Instead, and after pursuing a 2% inflation target for decades, central bankers now ponder the need for even higher rates of inflation.
Rethinking Made Worse
"Inflation has finally returned to the Federal Reserve’s 2% goal after undershooting it for nearly five years. Now, just as the central bank has inflation where it wants it, economists and central bankers are starting to think the goal, and how it has been implemented in many places, was a mistake.
Spooked by inflation spikes during the 1970s and early 1980s, central bankers had come to view targets as a core tenet of sound monetary policy. In the 1990s and 2000s, many picked a 2% target, seeing it as not so high that it would disrupt business decisions and wage negotiations, and not so low that it would make interest rates unmanageable.
Today, after a long period of exceptionally low inflation and interest rates, central banks are talking about alternatives to rigid 2% targets. Many of these alternatives involve the option of letting inflation rise above 2% either permanently or for a time.
“This is one of those ideas that has moved from a crazy idea that no one would discuss to an idea that is being seriously discussed by important policy makers,” said Emi Nakamura, an economist at Columbia University.
The financial crisis and its aftermath shifted the consensus. Instead of high inflation, today’s central banks are confronted with aging populations, lower long-term growth and higher saving rates. Those all hold down the real natural interest rate—the equilibrium interest rate, adjusted for inflation, that keeps borrowing, lending and the broader economy in balance.
A very low natural rate is a problem for central bankers, who manipulate short-term interest rates to manage their economies. When the economy heats up, they push rates higher to slow it down. When the economy slows down, they cut rates to speed it up.
When the natural rate is very low, central banks risk running rates into zero when they’re trying to cut, effectively running out of room to stimulate the economy in a downturn. New research by Fed economists Michael Kiley and John Roberts suggests Fed officials may now confront near-zero interest rates 40% of the time or more because of the low natural rate.
Olivier Blanchard, an economist at Peterson Institute for International Economics, kicked off the debate over higher inflation in 2010 when he suggested a 4% target while serving as the International Monetary Fund’s chief economist. The idea was that a steady rate of higher inflation would mean that nominal interest rates could be higher too, leaving central banks more room to cut in a downturn to boost output."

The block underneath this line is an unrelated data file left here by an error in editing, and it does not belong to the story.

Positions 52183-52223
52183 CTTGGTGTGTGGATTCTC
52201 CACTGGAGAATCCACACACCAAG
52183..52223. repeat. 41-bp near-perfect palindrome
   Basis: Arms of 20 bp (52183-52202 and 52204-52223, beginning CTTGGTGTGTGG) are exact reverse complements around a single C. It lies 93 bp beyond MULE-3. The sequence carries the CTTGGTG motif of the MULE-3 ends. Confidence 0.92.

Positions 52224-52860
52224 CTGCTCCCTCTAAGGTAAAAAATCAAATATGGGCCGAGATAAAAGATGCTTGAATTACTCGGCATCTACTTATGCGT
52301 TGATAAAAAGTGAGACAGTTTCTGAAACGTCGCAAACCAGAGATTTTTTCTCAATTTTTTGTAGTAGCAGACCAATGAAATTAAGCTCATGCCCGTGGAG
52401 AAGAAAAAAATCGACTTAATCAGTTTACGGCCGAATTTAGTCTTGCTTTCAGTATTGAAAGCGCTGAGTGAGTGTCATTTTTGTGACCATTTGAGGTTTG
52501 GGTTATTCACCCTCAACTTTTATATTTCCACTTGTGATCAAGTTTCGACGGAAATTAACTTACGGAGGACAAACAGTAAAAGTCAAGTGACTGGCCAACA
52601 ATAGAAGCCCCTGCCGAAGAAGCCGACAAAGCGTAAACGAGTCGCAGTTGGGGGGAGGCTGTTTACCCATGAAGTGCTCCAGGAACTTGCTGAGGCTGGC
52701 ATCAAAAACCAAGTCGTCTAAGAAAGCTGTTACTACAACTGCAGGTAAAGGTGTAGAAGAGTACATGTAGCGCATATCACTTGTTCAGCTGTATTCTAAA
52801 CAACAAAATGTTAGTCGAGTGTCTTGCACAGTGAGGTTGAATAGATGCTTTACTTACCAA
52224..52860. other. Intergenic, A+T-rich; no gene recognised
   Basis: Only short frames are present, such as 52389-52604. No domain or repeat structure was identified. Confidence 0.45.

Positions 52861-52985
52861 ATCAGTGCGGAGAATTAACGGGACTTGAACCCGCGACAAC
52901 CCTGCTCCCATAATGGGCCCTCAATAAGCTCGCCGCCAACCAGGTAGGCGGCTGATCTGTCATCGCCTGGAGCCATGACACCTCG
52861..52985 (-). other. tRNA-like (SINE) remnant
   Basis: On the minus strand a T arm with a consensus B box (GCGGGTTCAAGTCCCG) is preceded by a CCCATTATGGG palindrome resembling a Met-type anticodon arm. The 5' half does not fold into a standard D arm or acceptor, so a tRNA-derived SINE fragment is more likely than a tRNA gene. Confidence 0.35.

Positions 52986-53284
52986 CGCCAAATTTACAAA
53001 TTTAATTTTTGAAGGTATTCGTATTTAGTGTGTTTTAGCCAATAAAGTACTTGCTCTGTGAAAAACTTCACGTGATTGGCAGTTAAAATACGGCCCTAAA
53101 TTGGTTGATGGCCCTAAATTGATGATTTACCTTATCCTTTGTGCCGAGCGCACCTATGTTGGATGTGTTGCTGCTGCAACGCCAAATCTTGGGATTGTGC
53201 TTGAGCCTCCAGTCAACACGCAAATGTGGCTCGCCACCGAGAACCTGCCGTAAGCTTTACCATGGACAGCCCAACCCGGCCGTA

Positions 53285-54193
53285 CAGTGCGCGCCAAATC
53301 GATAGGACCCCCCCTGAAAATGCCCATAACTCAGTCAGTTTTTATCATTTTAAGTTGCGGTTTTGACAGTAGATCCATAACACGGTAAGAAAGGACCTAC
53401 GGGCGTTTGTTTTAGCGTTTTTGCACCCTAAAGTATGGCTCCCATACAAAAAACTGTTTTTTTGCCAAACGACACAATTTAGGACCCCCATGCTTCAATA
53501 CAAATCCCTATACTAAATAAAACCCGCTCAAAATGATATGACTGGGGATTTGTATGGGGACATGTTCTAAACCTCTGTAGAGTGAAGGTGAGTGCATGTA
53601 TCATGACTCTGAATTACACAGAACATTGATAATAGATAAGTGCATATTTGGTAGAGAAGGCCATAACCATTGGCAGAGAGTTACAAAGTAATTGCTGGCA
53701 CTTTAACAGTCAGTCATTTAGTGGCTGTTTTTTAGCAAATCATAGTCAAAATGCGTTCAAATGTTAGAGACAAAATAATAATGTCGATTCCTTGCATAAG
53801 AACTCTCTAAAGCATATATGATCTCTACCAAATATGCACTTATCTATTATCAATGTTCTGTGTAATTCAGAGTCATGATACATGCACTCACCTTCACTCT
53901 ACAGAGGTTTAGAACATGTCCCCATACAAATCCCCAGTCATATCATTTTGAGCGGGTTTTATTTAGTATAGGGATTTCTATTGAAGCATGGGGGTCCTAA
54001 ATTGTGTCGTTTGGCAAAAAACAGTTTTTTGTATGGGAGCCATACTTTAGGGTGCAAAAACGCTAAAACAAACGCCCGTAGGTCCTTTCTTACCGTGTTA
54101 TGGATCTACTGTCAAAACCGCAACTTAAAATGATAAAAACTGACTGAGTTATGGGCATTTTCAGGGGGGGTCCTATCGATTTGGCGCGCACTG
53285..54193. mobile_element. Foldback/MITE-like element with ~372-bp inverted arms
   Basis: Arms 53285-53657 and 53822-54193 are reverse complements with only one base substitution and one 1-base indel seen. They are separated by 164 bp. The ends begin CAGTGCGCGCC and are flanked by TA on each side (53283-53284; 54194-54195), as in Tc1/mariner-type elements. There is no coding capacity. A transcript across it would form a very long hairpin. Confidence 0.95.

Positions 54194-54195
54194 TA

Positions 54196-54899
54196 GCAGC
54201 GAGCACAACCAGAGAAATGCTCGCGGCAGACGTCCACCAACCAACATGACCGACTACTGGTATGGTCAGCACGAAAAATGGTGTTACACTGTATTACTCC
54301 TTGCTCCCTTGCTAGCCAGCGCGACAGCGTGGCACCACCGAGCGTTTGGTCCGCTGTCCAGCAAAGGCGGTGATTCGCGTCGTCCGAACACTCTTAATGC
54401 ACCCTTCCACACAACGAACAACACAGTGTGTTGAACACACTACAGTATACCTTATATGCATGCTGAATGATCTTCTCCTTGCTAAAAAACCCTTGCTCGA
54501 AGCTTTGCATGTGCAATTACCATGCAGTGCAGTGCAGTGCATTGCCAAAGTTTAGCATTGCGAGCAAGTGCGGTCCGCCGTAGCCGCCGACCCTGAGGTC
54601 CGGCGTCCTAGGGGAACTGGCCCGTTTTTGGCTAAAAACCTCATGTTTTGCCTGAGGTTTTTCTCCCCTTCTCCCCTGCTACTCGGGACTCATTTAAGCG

The blatant nonsense inherent in the above article is apparent in one second flat, just by looking at the chart.
The natural interest rates can never be negative. Here’s why: A negative rate implies things like one would rather have 90 cents tomorrow than a dollar today.
That’s illogical. Rather than accept negative rates, one could simply sit on money.
Don’t confuse negative natural rates with storage charges for safe keeping. Storage charges are a service fee, not a natural interest rate.
Also, the idea the Fed or anyone else can divine the natural rate is in and of itself preposterous. The free market could, not a collective bunch of self-appointed economic wizards.
Finally, these self-appointed wizards not only think they can determine the natural rate, they arrogantly believe they know when to override that rate.
Economic Challenge to Keynesians
Of all the widely believed but patently false economic beliefs is the absurd notion that falling consumer prices are bad for the economy and something must be done about them.
I have commented on this many times and have been vindicated not only by sound economic theory but also by actual historical examples.
There is no answer because history and logic both show that concerns over consumer price deflation are seriously misplaced.
The BIS did a study and found routine deflation was not any problem at all.
“Deflation may actually boost output. Lower prices increase real incomes and wealth. And they may also make export goods more competitive,” stated the BIS study.
It’s asset bubble deflation that is damaging.
And in central banks’ seriously misguided attempts to fight routine consumer price deflation, central bankers create very destructive asset bubbles that eventually collapse.
When those bubble burst, and they will, it will trigger debt deflation, which is what central banks ought to fear.
Meanwhile, economically illiterate writers bemoan deflation, as do most economists and central banks. The final irony in this ridiculous mix is central bank policies stimulate massive wealth inequality fueled by soaring stock prices.
Challenge to John Williams
I challenge John Williams to a debate on interest rate policy. All proceeds will go to charity. Of course, Williams would never agree to debate me.
Confused About Safekeeping?
Mike “Mish” Shedlock